US President Biden announces Pacific Island summit date amid China competition

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President Joe Biden will welcome Pacific Island leaders on September 28 to 29 for a first-of-a-kind summit, the White House said Friday, as China makes inroads in a region long tied to Washington.

Taking place at the White House, the first US-Pacific Island Country summit will advance “a free and open Indo-Pacific,” a statement said, employing the veiled US phrase for preventing China from dominating Asia.

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Biden will also speak to the leaders on climate change -- an existential issue for the islands -- as well as maritime security and fighting the COVID-19 pandemic, the statement said.

“The summit will demonstrate the United States’ deep and enduring partnership with Pacific Island countries and the Pacific region that is underpinned by shared history, values and people-to-people ties,” it said.

Deputy Secretary of State Wendy Sherman had announced plans for the summit while visiting Tonga last month without giving the exact dates.

The South Pacific, for decades off the radar in geopolitics, has increasingly drawn in the United States after China signed a security deal with the Solomon Islands in April and unsuccessfully sought a larger agreement with the region.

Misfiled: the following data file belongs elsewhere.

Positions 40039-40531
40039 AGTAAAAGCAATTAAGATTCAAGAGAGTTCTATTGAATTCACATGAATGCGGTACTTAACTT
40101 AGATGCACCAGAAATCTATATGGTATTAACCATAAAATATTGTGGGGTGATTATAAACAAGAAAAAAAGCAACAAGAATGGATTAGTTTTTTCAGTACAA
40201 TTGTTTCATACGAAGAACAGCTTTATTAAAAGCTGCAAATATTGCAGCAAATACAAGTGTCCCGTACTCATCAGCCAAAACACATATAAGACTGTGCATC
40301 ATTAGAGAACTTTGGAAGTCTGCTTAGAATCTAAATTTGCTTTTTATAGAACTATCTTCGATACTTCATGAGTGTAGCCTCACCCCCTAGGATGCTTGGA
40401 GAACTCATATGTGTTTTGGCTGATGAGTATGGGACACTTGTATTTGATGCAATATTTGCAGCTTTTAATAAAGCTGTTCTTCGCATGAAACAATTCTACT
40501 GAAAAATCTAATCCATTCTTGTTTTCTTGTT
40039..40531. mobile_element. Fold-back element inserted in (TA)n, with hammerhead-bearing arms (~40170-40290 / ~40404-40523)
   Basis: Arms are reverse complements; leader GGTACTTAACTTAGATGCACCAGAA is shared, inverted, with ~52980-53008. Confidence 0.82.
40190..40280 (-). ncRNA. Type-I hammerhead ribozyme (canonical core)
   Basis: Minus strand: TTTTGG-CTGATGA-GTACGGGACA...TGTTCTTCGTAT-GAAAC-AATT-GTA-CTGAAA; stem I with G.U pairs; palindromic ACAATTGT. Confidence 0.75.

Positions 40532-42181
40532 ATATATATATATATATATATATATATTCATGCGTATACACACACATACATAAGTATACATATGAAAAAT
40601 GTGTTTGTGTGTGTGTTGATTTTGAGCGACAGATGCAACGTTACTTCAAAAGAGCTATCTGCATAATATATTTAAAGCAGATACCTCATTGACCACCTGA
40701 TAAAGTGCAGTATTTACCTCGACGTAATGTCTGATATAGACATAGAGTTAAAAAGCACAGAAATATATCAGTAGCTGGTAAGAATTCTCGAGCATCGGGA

The United States, as well as ally Australia, fears that the Solomon Islands -- which recently prohibited the US Coast Guard from refueling -- will provide a military foothold for an increasingly assertive China, despite denials from the tiny country’s leader.

Vice President Kamala Harris, in a virtual address to a Pacific Islands summit in July, announced $600 million in new funding and plans for the United States to open new embassies in Tonga and Kiribati.

The White House summit will come days after the UN General Assembly in New York where climate will be high on the agenda.

After years of political deadlock in Washington, Biden last month secured a sweeping package to combat climate change in the world’s largest economy including through a push away from fossil fuel-run cars.

Many South Pacific islands sit only a few feet above sea level and are already feeling the impact of climate change, with melting ice expected to increase flooding or submerge low-lying areas.

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